“Denial is argued to be the most damaging and insidious symptom of addictive disease, perpetuating the addiction by causing the addict to blame everything for her problems except the actual culprit.”
~Helen Keane, What’s Wrong with Addiction?
Denial is the underlying mindset that keeps an addiction alive. If a person refuses to admit that a problem exists, there is no way for them to get help for that problem. And, because addiction is a progressive disease, the problem only grows worse.
Why a Substance Abuser Uses Denial to Continue Drinking and Using
People who abuse drugs and alcohol often do so to feel better about themselves or as a means of coping with trauma or other difficulties in their life. In that way, denial is analogous to addiction, because it can also be a means of coping, by denying a plainly-evident, yet uncomfortable, reality.
That uncomfortable reality is this – their consumption of drugs and alcohol has gone beyond their control and is now negatively impacting their life.
There are several reasons why an addict will refuse to face reality:
- Denial preserves their addiction
- Denial protects their self-esteem
- Denial helps them avoid confrontation
- Denial shields them from the natural consequences of their actions
- Denial is easier
The Different Types of Addiction-Driven Denial
Denial can be broken down into strategies that a substance abuser will employ to keep from having to deal with their addiction:
- Minimizing – Downplaying the seriousness of the situation by using such statements as “I don’t drink THAT much” or “So what if I like to smoke pot? At least I’m not doing heroin.”
- Rationalizing – Trying to justify their substance use— “I DESERVE to party after working so hard.”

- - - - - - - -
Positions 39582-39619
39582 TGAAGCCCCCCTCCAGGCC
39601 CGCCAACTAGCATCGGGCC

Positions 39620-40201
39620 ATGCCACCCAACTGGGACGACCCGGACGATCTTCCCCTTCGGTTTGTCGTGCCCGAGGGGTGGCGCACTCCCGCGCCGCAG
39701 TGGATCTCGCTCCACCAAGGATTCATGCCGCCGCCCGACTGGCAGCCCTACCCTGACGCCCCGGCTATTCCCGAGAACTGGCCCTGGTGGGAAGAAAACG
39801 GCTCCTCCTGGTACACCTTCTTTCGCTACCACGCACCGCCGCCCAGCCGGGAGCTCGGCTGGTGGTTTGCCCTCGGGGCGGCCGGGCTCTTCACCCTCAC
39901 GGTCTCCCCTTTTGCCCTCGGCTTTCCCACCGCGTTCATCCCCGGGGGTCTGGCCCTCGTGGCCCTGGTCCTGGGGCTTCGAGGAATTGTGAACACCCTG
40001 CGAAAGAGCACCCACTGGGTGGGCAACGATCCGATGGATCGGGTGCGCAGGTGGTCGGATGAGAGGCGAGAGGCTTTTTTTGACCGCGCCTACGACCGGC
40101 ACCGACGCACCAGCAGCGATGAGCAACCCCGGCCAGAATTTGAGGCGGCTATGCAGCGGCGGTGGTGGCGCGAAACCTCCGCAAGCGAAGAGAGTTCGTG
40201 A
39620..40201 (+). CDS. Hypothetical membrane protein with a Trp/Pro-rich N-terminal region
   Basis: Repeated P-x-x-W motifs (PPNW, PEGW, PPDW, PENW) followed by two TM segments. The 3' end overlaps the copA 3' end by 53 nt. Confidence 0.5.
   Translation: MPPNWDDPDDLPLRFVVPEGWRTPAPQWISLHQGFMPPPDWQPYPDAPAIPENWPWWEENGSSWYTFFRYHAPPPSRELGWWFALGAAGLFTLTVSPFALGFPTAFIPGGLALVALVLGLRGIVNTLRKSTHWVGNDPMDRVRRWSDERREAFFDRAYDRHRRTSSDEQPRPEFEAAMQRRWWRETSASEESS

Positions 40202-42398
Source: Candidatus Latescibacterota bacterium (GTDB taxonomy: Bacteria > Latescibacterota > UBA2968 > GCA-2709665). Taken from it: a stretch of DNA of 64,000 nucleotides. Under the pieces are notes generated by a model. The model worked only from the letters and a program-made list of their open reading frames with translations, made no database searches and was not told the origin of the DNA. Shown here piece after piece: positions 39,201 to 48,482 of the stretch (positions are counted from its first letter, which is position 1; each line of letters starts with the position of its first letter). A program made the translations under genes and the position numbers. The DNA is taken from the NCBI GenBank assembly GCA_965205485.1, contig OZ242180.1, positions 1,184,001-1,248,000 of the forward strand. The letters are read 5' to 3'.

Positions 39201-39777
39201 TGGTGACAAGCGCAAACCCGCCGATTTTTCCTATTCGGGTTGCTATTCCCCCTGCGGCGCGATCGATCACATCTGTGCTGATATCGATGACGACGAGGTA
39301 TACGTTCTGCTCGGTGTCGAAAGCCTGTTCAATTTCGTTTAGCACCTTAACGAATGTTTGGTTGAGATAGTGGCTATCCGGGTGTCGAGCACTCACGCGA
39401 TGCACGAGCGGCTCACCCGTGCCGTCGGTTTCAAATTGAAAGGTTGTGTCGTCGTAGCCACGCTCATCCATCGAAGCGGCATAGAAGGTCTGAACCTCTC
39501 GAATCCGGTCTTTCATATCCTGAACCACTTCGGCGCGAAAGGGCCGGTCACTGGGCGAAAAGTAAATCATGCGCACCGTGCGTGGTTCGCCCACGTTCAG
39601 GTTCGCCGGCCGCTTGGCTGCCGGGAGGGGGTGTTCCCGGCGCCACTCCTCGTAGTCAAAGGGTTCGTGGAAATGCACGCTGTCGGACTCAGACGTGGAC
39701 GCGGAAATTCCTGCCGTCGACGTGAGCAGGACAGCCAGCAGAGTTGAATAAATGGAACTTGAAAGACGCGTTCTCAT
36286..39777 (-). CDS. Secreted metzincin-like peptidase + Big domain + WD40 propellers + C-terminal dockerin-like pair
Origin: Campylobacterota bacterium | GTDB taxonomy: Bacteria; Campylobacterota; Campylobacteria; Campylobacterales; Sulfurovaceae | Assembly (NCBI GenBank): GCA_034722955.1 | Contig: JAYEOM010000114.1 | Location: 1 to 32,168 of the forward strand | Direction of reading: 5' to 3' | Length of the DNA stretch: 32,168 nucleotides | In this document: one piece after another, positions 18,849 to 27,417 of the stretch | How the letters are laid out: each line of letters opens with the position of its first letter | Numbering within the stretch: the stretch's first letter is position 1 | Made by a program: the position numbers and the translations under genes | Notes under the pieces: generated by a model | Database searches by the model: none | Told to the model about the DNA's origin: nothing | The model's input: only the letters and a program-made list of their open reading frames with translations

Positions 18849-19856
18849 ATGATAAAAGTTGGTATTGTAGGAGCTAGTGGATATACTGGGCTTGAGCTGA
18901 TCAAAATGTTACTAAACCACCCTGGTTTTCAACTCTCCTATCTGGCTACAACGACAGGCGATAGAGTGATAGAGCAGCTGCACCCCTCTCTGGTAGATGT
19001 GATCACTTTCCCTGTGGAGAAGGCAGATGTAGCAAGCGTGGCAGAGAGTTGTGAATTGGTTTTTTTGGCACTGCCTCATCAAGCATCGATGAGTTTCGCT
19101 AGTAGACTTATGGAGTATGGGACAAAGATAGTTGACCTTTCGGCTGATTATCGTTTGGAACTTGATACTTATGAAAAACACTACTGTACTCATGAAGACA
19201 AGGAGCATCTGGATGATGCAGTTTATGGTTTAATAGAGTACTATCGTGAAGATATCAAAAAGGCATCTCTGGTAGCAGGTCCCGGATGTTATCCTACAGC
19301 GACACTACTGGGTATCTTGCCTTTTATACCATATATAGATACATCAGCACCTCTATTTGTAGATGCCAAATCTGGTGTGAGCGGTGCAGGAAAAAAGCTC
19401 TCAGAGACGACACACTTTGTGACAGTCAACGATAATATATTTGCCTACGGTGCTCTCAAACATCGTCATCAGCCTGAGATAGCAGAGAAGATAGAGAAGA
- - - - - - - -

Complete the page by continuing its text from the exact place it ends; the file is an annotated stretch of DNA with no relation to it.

- Blaming – Attempting to avoid responsibility by shifting the negative focus on to someone else – “It’s YOUR fault that I need to get high!”
- Anger – Pushing others away with hostility – “Don’t tell me how to live!”
- Self-deception – Convincing one’s self that the problem doesn’t exist – “I can quit any time I want.”
Over time, a substance abuser in active addiction will become an expert in employing these tactics.
For example, parents and spouses often are burdened with their own feelings of guilt and shame, thinking that they are somehow responsible for the addiction. This means that it is very easy for their addicted loved one to “guilt” them into acting against their better judgment.
Solutions That Can Help You Breakthrough Denial
The antidote to denial is AWARENESS and TRUTH. The addict/alcoholic must be made aware of how their disease is negatively affecting their life and the lives of everyone around them. Only when they realize this truth will they be ready to turn their life around
Most people locked within an addictive disorder will never come to this realization completely on their own. Either the circumstances of their life (deteriorating relationships, legal consequences, health problems) will become so terrible that they are unable to endure the progression of their disease any longer – the “rock bottom” talked about in recovery circles – or they will need to be confronted with the truth about their life from someone else.
One of the most effective ways that this takes place is through a staged intervention, where those closest to the substance abuser gather together to confront the person face-to-face and relay the damage that the disease is doing.
The goals of an intervention are to –
- Clearly expose how damaging and dysfunctional the person’s addicted behaviors have become
- Set boundaries that will put an end to any enabling, co-dependent behavior
- Expose the addict to the natural consequences of their behaviors
- Compel the substance abuser to seek treatment for their disorder
While in treatment, the addiction specialist will continue to work with the substance abuser so they can see the uncomfortable truth about their life, so they can be motivated enough to want change.